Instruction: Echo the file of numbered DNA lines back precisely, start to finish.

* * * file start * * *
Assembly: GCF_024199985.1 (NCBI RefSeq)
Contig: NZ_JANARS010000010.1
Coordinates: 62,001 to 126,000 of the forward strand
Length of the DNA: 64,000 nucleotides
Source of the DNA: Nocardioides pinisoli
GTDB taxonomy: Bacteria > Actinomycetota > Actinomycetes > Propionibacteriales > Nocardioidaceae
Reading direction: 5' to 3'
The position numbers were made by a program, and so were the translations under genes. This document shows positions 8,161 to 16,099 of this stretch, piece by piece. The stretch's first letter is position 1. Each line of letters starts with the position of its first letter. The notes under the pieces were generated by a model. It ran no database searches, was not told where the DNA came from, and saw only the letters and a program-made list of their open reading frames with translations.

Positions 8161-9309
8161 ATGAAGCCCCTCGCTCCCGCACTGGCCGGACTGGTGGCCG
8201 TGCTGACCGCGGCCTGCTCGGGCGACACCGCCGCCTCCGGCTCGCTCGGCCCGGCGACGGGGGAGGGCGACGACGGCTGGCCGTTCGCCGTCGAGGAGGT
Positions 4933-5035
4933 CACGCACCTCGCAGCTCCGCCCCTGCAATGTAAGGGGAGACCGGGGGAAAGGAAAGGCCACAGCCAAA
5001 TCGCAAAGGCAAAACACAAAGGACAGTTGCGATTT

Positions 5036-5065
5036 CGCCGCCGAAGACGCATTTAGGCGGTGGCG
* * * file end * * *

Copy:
Assembly: GCF_024199985.1 (NCBI RefSeq)
Contig: NZ_JANARS010000010.1
Coordinates: 62,001 to 126,000 of the forward strand
Length of the DNA: 64,000 nucleotides
Source of the DNA: Nocardioides pinisoli
GTDB taxonomy: Bacteria > Actinomycetota > Actinomycetes > Propionibacteriales > Nocardioidaceae
Reading direction: 5' to 3'
The position numbers were made by a program, and so were the translations under genes. This document shows positions 8,161 to 16,099 of this stretch, piece by piece. The stretch's first letter is position 1. Each line of letters starts with the position of its first letter. The notes under the pieces were generated by a model. It ran no database searches, was not told where the DNA came from, and saw only the letters and a program-made list of their open reading frames with translations.

Positions 8161-9309
8161 ATGAAGCCCCTCGCTCCCGCACTGGCCGGACTGGTGGCCG
8201 TGCTGACCGCGGCCTGCTCGGGCGACACCGCCGCCTCCGGCTCGCTCGGCCCGGCGACGGGGGAGGGCGACGACGGCTGGCCGTTCGCCGTCGAGGAGGT
Positions 4933-5035
4933 CACGCACCTCGCAGCTCCGCCCCTGCAATGTAAGGGGAGACCGGGGGAAAGGAAAGGCCACAGCCAAA
5001 TCGCAAAGGCAAAACACAAAGGACAGTTGCGATTT

Positions 5036-5065
5036 CGCCGCCGAAGACGCATTTAGGCGGTGGCG